Reading this post, I was able to relate instantly with Tina’s experience. Last winter I spent a weekend in Chicago and found the same result of many businesses closed and not as much hustle and bustle as I would expect for such a large city. I can also relate to this phenomenon of large built areas being vacant from my time abroad.
A class that I took in Rome, entitle Modernism in Rome, I was assigned to pick a neighborhood in Rome that was constructed as a public housing project. I chose to focus on the neighborhood of Corviale, which is located about 8 kilometers south west of the city center of Rome.
When I first arrived at what I thought was Corviale, I thought it seemed like any other neighborhood in Rome. I soon discovered that I had yet to enter the actual “neighborhood”, but I had to hike up a non-pedestrian friendly hill to get there. When I arrived, what stood before me was something I have never experienced before, but only read about. It was a kilometer long concrete structure that was built to house 8,000 residents, which is more then my hometown’s population (1).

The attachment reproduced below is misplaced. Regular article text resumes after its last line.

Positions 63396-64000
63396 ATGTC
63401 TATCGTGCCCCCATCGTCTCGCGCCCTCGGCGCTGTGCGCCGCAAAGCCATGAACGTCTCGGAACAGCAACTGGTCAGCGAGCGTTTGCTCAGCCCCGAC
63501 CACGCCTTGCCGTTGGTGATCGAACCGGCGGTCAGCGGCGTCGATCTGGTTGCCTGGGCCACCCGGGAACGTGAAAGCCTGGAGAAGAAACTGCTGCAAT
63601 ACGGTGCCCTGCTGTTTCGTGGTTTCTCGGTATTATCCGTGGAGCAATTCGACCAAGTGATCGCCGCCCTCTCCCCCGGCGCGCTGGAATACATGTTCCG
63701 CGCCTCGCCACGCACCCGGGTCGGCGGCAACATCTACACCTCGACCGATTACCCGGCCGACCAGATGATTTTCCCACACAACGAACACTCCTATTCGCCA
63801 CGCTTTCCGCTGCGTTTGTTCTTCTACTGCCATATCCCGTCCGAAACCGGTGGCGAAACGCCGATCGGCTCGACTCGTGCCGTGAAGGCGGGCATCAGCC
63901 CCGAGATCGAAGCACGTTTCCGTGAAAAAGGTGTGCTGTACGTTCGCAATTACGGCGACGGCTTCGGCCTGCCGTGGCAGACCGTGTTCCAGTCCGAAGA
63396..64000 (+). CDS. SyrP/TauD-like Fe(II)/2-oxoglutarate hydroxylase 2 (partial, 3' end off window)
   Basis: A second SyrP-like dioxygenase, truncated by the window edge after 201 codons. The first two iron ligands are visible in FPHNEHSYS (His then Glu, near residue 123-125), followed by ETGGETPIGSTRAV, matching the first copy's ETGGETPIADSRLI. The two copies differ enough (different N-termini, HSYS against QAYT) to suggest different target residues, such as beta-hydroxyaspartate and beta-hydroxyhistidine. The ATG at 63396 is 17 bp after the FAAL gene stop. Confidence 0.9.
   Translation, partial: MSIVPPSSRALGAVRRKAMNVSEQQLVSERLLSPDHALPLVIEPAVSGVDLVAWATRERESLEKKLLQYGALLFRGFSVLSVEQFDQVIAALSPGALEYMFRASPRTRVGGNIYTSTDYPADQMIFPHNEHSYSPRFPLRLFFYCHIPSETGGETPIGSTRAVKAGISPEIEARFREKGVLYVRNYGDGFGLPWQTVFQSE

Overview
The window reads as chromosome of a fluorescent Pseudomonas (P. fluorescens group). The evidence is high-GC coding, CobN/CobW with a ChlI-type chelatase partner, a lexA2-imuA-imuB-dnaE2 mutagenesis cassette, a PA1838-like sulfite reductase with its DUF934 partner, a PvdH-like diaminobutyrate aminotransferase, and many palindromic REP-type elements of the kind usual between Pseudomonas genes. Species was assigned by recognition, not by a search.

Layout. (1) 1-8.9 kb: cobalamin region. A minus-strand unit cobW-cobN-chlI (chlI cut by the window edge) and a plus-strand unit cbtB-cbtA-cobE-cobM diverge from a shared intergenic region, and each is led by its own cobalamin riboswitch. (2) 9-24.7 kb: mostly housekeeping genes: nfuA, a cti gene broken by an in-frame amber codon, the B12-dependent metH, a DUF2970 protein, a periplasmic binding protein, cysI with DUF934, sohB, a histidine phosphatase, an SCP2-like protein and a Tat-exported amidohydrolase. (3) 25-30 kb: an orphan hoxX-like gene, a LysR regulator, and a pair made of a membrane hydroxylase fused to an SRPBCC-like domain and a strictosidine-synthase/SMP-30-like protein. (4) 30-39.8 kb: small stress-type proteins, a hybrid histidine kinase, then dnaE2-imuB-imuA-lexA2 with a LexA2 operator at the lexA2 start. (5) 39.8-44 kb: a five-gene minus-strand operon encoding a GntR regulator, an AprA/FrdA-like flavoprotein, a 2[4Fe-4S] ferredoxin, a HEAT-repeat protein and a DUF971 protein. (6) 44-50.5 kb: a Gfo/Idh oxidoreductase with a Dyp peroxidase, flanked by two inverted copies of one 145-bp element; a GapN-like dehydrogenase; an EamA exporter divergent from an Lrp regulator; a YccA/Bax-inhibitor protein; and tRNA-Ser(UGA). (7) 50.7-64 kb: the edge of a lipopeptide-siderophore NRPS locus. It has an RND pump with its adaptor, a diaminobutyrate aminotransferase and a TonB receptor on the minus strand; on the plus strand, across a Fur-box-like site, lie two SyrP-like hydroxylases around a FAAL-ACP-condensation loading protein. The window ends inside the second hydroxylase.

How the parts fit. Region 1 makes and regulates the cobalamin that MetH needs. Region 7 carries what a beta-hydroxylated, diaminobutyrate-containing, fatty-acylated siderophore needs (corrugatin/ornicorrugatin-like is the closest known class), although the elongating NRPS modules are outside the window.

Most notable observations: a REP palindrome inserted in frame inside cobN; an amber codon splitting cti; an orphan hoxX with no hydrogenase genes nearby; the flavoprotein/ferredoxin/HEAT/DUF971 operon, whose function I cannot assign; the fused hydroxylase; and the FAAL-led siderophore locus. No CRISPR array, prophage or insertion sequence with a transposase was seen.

With 8,000 residents, one would think there would be lively activity all around and a great community feeling. The atmosphere was completely opposite. The whole area was very much physically deserted with eerie sounds of live through the think concrete walls. I felt as if I didn’t belong there. And to be honest, there would be absolutely no reason for anyone that does not live there to venture to Corviale.
There were large plans for an all-inclusive community, modeled after Le Corbusier’s Unité d’Habitation, but with little success in filling all 1202 units, the commercial spaces and community centers did not survive (1 & 2).
I think what was the most striking thing about Corviale was that it is located in Rome, one of the most human scaled and hectic cities I have ever experienced. The majority of the city is composed of smaller close-knit structures that create very inviting spaces for people. With a city like this and the Italian lifestyle of socialization, I am not surprised that a mega structure located so far from the city failed to support its residents.
(1) Sherwood, Roger. “Housing Prototypes: Corviale.” Housing Prototypes. 2002. Web. 29 Apr. 2012. <http://www.housingprototypes.org/project?File_No=ITA004>.
(2) Pouliot, Hughe. “”Machines for Living” Reflections on Le Corbusier’s Plan Obus (Algiers) & Unite D’Habitation (Marseilles).” Shift Graduate Journal of Visual and Material Culture 4 (2011). Print.